Presse medicale (Paris, France : 1983). 08/2014;
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    ABSTRACT: Ischemic digital ulcers (DU) are frequent and severe complications of systemic sclerosis (SSc). The purpose of our study was to assess the effect of DU on hand disability and pain in patients with SSc.
    The Journal of rheumatology. 06/2014;
  • Journal of the European Academy of Dermatology and Venereology 06/2014; · 2.69 Impact Factor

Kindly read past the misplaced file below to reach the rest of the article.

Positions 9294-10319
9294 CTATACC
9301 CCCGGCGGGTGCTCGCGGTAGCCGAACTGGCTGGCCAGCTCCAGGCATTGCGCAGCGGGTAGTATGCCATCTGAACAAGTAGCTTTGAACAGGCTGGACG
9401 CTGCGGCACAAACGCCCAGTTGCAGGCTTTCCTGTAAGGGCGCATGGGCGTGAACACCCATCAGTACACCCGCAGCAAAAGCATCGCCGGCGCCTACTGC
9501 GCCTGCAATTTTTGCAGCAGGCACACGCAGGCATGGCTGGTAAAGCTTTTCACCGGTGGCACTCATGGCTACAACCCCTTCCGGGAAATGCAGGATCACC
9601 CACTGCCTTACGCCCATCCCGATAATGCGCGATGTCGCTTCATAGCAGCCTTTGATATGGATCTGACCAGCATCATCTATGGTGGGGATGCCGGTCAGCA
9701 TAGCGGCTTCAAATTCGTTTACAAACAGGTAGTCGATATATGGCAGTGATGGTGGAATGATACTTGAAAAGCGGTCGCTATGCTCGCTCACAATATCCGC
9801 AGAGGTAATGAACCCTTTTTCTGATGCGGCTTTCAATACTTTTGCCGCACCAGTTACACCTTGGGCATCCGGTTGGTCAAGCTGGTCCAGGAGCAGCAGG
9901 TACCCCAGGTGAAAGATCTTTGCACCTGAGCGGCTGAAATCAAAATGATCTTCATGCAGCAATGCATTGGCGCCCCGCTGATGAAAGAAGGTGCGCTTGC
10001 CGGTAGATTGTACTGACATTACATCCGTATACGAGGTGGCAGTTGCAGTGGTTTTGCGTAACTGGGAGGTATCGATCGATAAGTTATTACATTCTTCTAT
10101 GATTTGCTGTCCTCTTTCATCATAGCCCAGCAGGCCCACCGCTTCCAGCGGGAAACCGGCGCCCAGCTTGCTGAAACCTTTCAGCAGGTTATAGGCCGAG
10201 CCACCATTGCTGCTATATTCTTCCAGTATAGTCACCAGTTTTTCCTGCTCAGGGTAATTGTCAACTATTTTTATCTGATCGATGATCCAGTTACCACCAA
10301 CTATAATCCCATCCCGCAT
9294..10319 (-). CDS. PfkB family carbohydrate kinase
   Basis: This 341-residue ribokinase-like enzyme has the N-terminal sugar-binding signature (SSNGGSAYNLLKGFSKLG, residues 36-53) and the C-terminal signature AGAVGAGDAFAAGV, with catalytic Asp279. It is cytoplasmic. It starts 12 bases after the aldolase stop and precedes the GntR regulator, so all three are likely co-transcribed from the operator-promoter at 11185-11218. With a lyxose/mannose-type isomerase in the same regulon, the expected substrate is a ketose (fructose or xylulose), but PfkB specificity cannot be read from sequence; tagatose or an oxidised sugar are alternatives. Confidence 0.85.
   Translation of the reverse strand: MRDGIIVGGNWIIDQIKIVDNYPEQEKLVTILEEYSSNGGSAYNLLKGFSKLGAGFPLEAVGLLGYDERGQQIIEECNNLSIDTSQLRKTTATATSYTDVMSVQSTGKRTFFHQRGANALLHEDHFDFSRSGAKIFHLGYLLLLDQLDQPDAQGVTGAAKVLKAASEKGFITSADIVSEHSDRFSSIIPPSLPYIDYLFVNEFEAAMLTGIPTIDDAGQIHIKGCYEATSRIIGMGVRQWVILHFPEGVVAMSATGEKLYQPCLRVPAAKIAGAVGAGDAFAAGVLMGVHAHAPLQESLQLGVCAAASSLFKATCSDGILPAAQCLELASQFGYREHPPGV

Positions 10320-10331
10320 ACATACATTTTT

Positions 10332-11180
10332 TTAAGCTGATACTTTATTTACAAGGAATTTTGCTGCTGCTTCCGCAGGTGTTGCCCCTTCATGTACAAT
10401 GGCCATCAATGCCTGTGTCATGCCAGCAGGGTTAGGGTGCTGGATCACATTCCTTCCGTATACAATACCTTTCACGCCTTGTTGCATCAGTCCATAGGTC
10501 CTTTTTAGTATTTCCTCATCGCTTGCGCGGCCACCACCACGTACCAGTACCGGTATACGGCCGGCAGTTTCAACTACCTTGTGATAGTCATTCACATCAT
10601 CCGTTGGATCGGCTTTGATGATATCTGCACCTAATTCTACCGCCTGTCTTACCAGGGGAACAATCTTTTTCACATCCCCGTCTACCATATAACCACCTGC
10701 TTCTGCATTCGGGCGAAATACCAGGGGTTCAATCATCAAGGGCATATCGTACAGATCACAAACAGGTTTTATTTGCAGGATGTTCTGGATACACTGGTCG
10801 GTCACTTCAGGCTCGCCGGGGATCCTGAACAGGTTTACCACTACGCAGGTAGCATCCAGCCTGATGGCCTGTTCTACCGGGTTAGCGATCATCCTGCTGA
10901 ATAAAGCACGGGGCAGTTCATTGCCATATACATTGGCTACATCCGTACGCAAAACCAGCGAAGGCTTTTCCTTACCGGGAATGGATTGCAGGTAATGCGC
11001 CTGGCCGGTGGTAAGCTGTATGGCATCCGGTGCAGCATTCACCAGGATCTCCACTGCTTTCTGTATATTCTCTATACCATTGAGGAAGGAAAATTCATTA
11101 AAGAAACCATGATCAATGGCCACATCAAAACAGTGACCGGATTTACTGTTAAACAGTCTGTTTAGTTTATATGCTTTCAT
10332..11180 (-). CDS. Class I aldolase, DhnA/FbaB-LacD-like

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    ABSTRACT: Antineutrophil cytoplasmic antibody (ANCA)-associated vasculitides are a heterogeneous group of diseases corresponding to necrotising inflammation of small vessels with a wide range of clinical presentations. At least two of the diseases are believed to exhibit a common ground of pathophysiological mechanisms. These are granulomatosis with polyangiitis (GPA, formerly known as Wegener's granulomatosis) and microscopic polyangiitis (MPA). ANCA directed against proteinase 3 (PR3) are preferentially associated with GPA, and anti-myeloperoxidase (MPO) ANCA are associated mainly with MPA and eosinophilic GPA (formerly known as Churg-Strauss syndrome). Anti-MPO and anti-PR3 antibodies can activate neutrophils in vitro. In vivo data are available for humans and mice on the pathogenicity of anti-MPO but it is more controversial for PR3-ANCA. A recent genome-wide association study of patients with ANCA-associated vasculitides confirmed the genetic contribution to the pathogenesis of these conditions, with significant association of PR3-ANCA and human leukocyte antigen-DP and the genes encoding α1-antitrypsin and PR3. MPO-ANCA were significantly associated with human leukocyte antigen-DQ. Thus, recent results from epidemiological studies, genome-wide association study and therapeutic trials have suggested that these entities are, in fact, distinct. We have summarised these results and discuss the idea that these two entities should be studied separately as the nature of the two auto-antigens suggests at a molecular level despite shared ANCA involvement.